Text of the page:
Wellbeing is at the centre of our design philosophy. Architects quote a mantra "Form follows Function".  We take that one step further and say "Form follows Intent".  By this we mean that while a kitchen may be a place to prepare food (functionally), it is primarily a place to connect with family and friends,  often the heart of the home.  We design spaces that are more than just functional - spaces that uplift the soul and set the stage for positive connections with others.



While there is currently a lot of attention on the impact of buildings on the environment,  we must also consider the impact of our buildings on our local communities.  This may be physical in terms of being well mannered in our contextually appropriate designs, but it also means contributing wherever we can to our local community - we support local businesses before corporates,  and run community workshops to share our knowledge.


Energy usage impacts every aspect of the life of a building: how we design the form and orientation of the building for maximising or minimising solar gain; materials and component selection (especially windows);  embodied energy in materials we select;  energy usage during construction and occupation;  energy to demolish and/or re-use. There are many decisions to be made, right up front, as we start the design process.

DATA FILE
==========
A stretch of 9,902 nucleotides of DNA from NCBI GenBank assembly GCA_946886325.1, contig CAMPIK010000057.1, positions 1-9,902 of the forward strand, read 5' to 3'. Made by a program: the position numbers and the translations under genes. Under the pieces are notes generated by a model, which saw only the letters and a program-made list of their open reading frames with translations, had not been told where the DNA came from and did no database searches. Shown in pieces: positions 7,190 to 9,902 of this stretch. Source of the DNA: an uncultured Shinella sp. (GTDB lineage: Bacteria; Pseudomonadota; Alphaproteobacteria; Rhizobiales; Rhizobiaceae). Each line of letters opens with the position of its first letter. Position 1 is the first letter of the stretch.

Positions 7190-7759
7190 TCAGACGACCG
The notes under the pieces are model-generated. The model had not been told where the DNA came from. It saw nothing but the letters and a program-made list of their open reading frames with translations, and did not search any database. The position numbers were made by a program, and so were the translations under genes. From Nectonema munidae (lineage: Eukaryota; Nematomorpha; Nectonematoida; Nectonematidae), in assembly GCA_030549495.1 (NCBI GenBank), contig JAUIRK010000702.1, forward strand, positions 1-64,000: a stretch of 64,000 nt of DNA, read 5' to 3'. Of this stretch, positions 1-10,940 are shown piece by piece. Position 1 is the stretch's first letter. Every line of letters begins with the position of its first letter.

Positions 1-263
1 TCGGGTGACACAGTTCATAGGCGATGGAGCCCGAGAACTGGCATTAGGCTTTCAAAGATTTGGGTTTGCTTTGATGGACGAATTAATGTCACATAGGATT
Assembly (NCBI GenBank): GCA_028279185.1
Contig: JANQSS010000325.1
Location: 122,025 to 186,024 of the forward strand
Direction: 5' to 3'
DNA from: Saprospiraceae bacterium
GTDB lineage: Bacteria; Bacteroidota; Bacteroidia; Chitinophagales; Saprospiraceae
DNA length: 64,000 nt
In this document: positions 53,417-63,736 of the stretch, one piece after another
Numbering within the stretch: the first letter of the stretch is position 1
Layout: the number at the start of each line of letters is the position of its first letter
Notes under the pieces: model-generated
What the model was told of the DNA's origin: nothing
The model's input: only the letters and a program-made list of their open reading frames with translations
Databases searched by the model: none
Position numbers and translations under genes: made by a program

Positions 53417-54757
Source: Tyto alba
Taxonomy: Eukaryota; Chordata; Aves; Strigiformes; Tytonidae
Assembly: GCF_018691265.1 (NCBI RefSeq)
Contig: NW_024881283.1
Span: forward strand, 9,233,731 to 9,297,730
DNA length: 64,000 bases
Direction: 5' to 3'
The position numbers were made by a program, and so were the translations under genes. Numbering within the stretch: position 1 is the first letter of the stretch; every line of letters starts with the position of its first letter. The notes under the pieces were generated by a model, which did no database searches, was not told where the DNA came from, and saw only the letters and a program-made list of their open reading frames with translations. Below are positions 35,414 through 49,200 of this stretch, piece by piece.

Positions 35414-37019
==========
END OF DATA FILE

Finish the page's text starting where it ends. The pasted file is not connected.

We select local materials and contractors wherever possible.  Not all materials can be locally sourced in New Zealand unfortunately,  but we will weigh up the options carefully before arriving at a solution.  Sometimes it just requires a higher level of innovation to create an impact with a simple material. Supporting local builds our local economy and keeps suppliers in business.   


There are so many building materials to select from, that the process of selection can be mind boggling.  We select materials based on a number of criteria.  Apart from how well materials perform,  we also consider the impact of materials on the environment and on the health of the people using the building - during and post construction 


While designing, our primary intent with regards to waste is to eliminate waste to landfill.  This can be achieved through the careful selection of materials,  reduction of construction waste (off-cuts, packaging), and even through on site waste treatment for larger projects.  It all starts at concept design though. Our best opportunity to minimise waste is to incorporate it into our design and procurement strategy right up front.